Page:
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The dark side of indoor tanning

By The Health News Team | June 14, 2022
Person using indoor tanning bed

There’s nothing attractive or cool about sun damage and skin cancer. Yet, indoor tanning operations are in nearly every town across the U.S. — and business isn’t slowing. Globally, however, 13 countries have banned indoor tanning for people younger than age 18, and two countries have banned indoor tanning altogether.

According to the American Academy of Dermatology, skin cancer is the most common type of cancer in the U.S. In fact, an estimated 1 in 5 people will develop skin cancer in their lifetime, and more than two people will die from skin cancer every hour. What’s more, melanoma is the most common form of cancer in young adults.

“Exposure to ultraviolet radiation from tanning beds at young ages contributes to the tragically high rates of young people developing skin cancer, including potentially fatal melanoma,” says Dr. Mona Mofid, a board-certified dermatologist with Sharp Community Medical Group.

Indoor tanning can lead to skin cancer
Sunlamp products, commonly known as indoor tanning beds and booths, emit ultraviolet (UV) radiation, a known contributor to the development of skin cancer, Dr. Mofid reports. Data from several studies shows that exposure to UV radiation from indoor tanning devices is associated with an increased risk of melanoma and nonmelanoma skin cancer (NMSC), including squamous cell carcinoma and basal cell carcinoma.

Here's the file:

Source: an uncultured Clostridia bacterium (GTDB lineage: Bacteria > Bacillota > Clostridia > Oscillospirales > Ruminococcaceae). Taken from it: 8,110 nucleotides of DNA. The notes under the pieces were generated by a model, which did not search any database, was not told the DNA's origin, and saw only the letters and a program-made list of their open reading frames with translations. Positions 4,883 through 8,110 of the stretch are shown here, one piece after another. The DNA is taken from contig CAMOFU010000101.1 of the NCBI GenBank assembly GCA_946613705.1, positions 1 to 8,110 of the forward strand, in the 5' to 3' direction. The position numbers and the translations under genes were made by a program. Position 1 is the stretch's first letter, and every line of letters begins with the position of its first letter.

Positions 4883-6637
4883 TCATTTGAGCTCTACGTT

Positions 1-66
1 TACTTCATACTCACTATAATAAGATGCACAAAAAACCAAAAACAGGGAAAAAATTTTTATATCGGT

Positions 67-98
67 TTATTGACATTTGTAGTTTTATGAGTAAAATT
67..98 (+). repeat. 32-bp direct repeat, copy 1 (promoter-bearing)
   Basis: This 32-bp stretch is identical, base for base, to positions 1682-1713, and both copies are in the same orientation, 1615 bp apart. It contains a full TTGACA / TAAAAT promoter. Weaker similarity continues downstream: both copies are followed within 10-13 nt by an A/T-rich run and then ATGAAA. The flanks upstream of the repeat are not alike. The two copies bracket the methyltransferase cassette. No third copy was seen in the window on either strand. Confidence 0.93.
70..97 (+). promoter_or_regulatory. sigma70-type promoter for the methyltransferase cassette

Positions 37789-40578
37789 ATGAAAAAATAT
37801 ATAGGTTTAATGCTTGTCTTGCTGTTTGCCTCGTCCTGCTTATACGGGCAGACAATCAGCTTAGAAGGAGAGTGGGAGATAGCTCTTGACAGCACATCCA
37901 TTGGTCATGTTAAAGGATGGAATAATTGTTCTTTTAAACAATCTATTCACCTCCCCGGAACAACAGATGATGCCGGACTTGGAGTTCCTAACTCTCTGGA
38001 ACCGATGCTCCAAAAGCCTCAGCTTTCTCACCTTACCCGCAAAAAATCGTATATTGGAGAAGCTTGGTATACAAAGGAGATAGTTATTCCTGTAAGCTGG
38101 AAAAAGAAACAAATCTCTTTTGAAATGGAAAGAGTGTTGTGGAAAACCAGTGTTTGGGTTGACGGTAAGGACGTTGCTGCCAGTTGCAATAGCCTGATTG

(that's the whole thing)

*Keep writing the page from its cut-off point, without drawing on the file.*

“Each year, more than 419,000 cases of skin cancer, including both melanoma and NMSC, are linked to indoor tanning in the United States alone,” Dr. Mofid says. “And studies have found a 59% increase in the risk of melanoma in those who have been exposed to UV radiation from indoor tanning. Even a single indoor tanning session can increase users’ risk of developing squamous cell carcinoma by 67%.”

Despite these significant risks, Dr. Mofid notes that nearly 30 million people throughout the U.S. use indoor tanning devices each year. And just 22 states and the District of Columbia prohibit people younger than 18 from using indoor tanning devices.

Proposed legislation to regulate indoor tanning
“The public’s health continues to be at risk due to insufficient regulations,” Dr. Mofid says. “The good news is there is much work being done to enact legislation prohibiting minors under age 18 throughout the United States from using tanning beds without adult consent.”

Additional recommended changes in the legislation include posting a risk-acknowledgement certification at indoor tanning businesses to help educate potential users. Product warning labels would be made more visible, and manufacturers would be required to include cancer warnings in informational brochures and materials used to market sunlamp products.

“Tanning bed users need to be informed about the serious health risks of indoor tanning,” Dr. Mofid says. “This includes the increased risk of developing potentially fatal melanoma and other skin cancers.”

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